“The only way to get rid of a temptation is to yield to it. Resist it, and your soul grows sick with longing for the things it has forbidden to itself, with desire for what its monstrous laws have made monstrous and unlawful.”
-Oscar Wilde from The Picture of Dorian Gray
Life has thrown me my fair share of curve balls lately. The most recent has been another bout of unbalanced thyroid hormones. I contracted the flu in December along with a nasty recurring sinus and lung infection that hung on until March. Then the migraines started and exhaustion creeped up on me and before I knew it I’d spent six months doing essentially nothing but going to work, coming home, and climbing into bed like I hadn’t slept a wink in a month.
Tests revealed that my hypothyroidism has once again become unbalanced and they upped my meds, but instead of starting to get better, my symptoms seem to be getting worse. I remind myself that the stronger doses will take time to work and elevate my T3 and T4 levels and it has only been five days.
My entire system is out of whack and I feel like I’ve just been playing at life for half a year…going through the motions…trying to keep it all together and look normal (whatever that is?!). I worry about my job because lack of appropriate thyroid levels turns my brain to jelly and by mid-afternoon each day my mental capacity tanks and it is only force of will that gets me through the last few hours of the work day. Actually, it’s only force of will that gets me to do anything these days. I am exhausted. Spent. Completely devoid of energy. Waking, getting clean and dressed then getting to work absolutely wears me out and that’s after 10 hours of sleep…sometimes more…
All of the things that used to bring me joy just seem like chores now. My home life is falling apart because I can’t keep up with things and the smallest task seems insurmountable. I force myself to do one household thing each work day. On Mondays I gather the garbage and take it out and it takes me all evening because I have to rest in between collecting the trash from the little cans on each floor of the house. Another night I try to wash some dishes. Cooking all but the simplest of meals is beyond me. Thank goodness feeding the cats only requires that I open a few cans and I’ve been using disposable bowls. I do feel guilty about not playing with them as much as I used to and I can tell they miss it.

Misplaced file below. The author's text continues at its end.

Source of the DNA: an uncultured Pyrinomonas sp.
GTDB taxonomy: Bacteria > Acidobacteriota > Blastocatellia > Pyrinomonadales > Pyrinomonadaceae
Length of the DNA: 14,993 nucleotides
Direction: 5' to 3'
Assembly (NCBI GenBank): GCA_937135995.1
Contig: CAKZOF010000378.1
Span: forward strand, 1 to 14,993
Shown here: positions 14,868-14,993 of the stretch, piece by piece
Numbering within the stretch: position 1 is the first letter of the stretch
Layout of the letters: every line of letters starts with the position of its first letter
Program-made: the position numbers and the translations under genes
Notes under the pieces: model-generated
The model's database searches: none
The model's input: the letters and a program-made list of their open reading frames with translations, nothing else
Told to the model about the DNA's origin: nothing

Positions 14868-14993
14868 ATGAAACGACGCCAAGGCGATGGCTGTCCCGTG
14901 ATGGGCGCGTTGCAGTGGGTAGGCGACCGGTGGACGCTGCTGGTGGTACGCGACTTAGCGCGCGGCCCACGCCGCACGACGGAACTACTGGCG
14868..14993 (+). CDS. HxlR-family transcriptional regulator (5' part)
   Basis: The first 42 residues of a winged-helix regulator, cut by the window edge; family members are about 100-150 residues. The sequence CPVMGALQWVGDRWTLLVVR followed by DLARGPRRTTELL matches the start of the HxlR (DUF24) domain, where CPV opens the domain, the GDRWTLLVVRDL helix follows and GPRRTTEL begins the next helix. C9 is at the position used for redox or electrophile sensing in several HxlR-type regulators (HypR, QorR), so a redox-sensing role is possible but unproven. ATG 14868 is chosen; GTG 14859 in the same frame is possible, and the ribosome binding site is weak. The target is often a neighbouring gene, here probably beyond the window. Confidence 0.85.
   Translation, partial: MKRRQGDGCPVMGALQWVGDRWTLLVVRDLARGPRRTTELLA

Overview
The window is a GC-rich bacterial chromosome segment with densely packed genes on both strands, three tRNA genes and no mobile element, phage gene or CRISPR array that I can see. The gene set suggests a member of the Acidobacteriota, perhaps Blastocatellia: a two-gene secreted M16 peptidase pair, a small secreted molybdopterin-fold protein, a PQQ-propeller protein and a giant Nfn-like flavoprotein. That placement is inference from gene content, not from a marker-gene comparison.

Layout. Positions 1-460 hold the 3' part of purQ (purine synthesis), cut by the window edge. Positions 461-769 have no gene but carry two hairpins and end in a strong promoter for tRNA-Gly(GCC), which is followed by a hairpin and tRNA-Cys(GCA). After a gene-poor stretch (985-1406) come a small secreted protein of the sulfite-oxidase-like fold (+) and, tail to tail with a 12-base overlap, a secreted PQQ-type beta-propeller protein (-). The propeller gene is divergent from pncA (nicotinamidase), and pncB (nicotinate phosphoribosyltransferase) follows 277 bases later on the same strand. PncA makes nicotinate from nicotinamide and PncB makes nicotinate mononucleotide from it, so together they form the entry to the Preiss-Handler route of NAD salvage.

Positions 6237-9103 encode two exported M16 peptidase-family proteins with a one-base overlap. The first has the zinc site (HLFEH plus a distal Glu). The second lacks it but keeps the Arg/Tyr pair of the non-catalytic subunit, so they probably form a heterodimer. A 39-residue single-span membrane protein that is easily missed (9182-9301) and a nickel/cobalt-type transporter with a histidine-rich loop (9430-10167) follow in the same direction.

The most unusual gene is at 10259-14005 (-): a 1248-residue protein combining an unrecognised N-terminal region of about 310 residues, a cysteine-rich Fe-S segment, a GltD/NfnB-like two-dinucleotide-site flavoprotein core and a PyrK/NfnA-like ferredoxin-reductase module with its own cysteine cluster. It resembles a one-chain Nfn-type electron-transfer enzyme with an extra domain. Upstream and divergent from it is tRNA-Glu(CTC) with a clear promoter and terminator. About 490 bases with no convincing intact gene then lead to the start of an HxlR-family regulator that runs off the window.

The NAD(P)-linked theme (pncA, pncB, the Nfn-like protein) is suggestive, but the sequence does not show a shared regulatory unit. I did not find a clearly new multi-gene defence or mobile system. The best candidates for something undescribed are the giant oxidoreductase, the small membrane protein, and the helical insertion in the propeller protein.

Still, I managed to hang onto my positive attitude until earlier this week when another symptom of hypothyroidism came crashing down upon me…depression. Usually depression is the first symptom to appear when my thyroid is out of whack, but this time it was a straggler. I want to feel like I’m doing a good job at work. I want to plant my garden. I want to make some art. I want to do more than just work and sleep. When I’m struggling like this I want people to be able to see it as a disability (even if it is eventually managed), but instead it is often assumed that I’m just lazy…that I don’t care…that I’m taking advantage in some way. And that’s untrue. I’m sick and it often takes months to get me back to my own perception of wellness.
Until then I’ll continue to drag myself through the motions and be sad about my inability to find joy in, or even do, the things that used to make me happy. I’m just trying to hold my life together while both my work and home life seem to be falling apart.
It has been a really rough couple of years for me and this past year, with the death of my beloved Midian, has been particularly difficult. Grief is not something that you can put a time limit on or something that you can just wish away and it can be crippling for a time. It has been for me despite how hard I’ve tried to just move on.